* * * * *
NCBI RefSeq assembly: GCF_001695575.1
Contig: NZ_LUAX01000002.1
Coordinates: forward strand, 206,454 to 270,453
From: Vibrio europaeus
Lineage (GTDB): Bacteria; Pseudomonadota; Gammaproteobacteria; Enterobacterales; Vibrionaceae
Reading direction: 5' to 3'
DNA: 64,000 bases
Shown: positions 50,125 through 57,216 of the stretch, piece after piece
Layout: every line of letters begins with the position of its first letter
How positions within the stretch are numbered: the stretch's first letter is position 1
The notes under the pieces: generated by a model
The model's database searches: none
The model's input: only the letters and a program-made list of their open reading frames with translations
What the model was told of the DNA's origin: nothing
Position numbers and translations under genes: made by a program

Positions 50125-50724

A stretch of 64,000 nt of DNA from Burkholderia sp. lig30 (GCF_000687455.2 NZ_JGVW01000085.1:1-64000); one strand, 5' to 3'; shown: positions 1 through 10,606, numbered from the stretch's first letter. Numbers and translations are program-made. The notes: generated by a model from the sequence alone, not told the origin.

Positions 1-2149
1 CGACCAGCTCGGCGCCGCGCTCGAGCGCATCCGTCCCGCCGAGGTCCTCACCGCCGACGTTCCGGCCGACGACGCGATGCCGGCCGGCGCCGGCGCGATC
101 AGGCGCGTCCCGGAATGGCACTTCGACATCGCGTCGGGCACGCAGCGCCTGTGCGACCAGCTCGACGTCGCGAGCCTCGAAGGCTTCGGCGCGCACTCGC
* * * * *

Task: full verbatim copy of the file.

NCBI RefSeq assembly: GCF_001695575.1
Contig: NZ_LUAX01000002.1
Coordinates: forward strand, 206,454 to 270,453
From: Vibrio europaeus
Lineage (GTDB): Bacteria; Pseudomonadota; Gammaproteobacteria; Enterobacterales; Vibrionaceae
Reading direction: 5' to 3'
DNA: 64,000 bases
Shown: positions 50,125 through 57,216 of the stretch, piece after piece
Layout: every line of letters begins with the position of its first letter
How positions within the stretch are numbered: the stretch's first letter is position 1
The notes under the pieces: generated by a model
The model's database searches: none
The model's input: only the letters and a program-made list of their open reading frames with translations
What the model was told of the DNA's origin: nothing
Position numbers and translations under genes: made by a program

Positions 50125-50724

A stretch of 64,000 nt of DNA from Burkholderia sp. lig30 (GCF_000687455.2 NZ_JGVW01000085.1:1-64000); one strand, 5' to 3'; shown: positions 1 through 10,606, numbered from the stretch's first letter. Numbers and translations are program-made. The notes: generated by a model from the sequence alone, not told the origin.

Positions 1-2149
1 CGACCAGCTCGGCGCCGCGCTCGAGCGCATCCGTCCCGCCGAGGTCCTCACCGCCGACGTTCCGGCCGACGACGCGATGCCGGCCGGCGCCGGCGCGATC
101 AGGCGCGTCCCGGAATGGCACTTCGACATCGCGTCGGGCACGCAGCGCCTGTGCGACCAGCTCGACGTCGCGAGCCTCGAAGGCTTCGGCGCGCACTCGC